“Who is strong? One who conquers his own impulses.” Ethics of the Sages, 4:1
David Petraeus was hailed as the greatest soldier of his generation. His abrupt resignation as Director of the Central Intelligence Agency has led to more questions than answers. How could someone renowned for his discipline make such an impulsive choice? Can he be forgiven? Did he need to resign?
A Lack of Discipline
When Bill Clinton admitted to extra-marital affairs, few were surprised. It was not out of character.
For General Petraeus, however, it went against the image most had of him. From his five-mile daily runs in Afghanistan to his detailed analysis of what worked in combatting militias, he conveyed buttoned-up discipline.
Yet, as all religions teach, appearances often conceal more than they reveal. In Hebrew the word for deception is begidut. The word for clothing has is begedim, which comes from the same root letters. How we appear does not always reflect who we are. The forces that motivate our behavior are complex and rarely fit easy categories.
Furthermore, as psychologists often teach, we sometimes do not even know ourselves. People make decisions they know are wrong, and afterwards wonder how in the world they could have done so. I suspect this may be true of General Petraeus.
Can He Be Forgiven?
Of course. Even as investigators determine whether he violated military or civil law, General Petraeus can find forgiveness. The speed and manner in which he does so depends upon his sense of contrition, his self-evaluation, and relationship with his family.
Indeed, Judaism holds out the potential for forgiveness for all those who seek it with sincerity and resolution. Faith and forgiveness go hand in hand.
As Rabbi Jonathan Sacks put it, “Forgiveness demands real change on the part of two people. The perpetrator needs the courage to acknowledge his or her wrong. And the victim needs the courage to let go of animosity and revenge. It’s the supreme test of human freedom, and it’s one of the greatest gifts Judaism and Christianity brought to the moral imagination of humankind.”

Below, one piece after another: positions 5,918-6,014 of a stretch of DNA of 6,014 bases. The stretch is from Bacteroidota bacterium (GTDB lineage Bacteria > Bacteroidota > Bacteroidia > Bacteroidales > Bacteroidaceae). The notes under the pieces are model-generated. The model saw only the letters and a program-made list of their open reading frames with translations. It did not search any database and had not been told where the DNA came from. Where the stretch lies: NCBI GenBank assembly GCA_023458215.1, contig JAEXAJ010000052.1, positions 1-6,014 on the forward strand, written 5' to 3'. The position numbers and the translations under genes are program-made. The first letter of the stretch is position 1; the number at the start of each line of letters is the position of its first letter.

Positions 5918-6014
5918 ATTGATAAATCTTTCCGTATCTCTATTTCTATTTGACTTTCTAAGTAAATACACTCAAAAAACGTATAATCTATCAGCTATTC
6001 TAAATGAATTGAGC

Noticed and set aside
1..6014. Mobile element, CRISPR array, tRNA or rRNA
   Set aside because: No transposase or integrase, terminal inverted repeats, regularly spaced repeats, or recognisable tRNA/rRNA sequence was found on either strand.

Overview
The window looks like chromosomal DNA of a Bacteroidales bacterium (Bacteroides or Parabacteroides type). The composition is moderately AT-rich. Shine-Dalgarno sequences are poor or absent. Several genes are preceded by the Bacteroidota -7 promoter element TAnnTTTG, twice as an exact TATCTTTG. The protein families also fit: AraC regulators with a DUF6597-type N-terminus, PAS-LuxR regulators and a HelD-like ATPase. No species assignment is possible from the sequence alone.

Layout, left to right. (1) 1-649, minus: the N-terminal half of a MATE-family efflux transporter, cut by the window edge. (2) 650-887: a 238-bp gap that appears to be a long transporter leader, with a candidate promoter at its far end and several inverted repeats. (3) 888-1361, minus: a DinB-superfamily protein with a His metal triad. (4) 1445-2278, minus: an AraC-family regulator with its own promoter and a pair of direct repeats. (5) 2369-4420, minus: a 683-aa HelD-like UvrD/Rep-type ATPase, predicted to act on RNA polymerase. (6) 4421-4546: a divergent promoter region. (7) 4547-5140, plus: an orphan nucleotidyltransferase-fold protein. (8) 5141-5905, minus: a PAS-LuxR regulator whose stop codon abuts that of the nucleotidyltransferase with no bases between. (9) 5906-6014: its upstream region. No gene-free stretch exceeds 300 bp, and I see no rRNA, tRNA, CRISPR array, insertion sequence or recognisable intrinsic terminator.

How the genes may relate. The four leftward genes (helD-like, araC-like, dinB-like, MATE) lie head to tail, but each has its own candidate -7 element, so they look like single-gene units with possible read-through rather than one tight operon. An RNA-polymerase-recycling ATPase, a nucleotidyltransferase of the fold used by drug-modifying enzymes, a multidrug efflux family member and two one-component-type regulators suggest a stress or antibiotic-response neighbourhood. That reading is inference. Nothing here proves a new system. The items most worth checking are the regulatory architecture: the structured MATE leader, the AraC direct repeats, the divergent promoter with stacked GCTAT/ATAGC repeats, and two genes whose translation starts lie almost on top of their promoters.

Did He Need to Resign?
I think so. First, he believed he needed to do so, and that understanding may reflect his own assessment of what he needs to find reconciliation and forgiveness.
Second, in Jewish law, leaders are held to the highest standards. While having an affair may not disqualify someone from doing a job well, the loss of credibility or reputation affects one’s influence. What a leader does communicates much more than what a leader says.
Some may suggest that General Patraeus had such a unique set of skills that accepting his resignation undermines American security. While I am not qualified to assess this view from the perspective of the military, I can say that America’s greatest security does not lay with one particular individual or insitution. It ultimately rests in our sense of right and wrong, and the moral framework we sustain.
As Alexis de Tocqueville put it so beautifully 200 years ago, “I sought for the greatness and genius of America in her commodious harbors and her ample rivers, and it was not there; in the fertile fields and boundless prairies, and it was not there. Not until I went into the churches of America and heard her pulpits, aflame with righteousness, did I understand the secret of her genius and power. America is great because she is good, and if America ever ceases to be good, America will cease to be great.”
By Evan Moffic, Rabbi of Congregation Solel in Highland Park.
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What Do You Think? Did General Petraeus Need to Resign?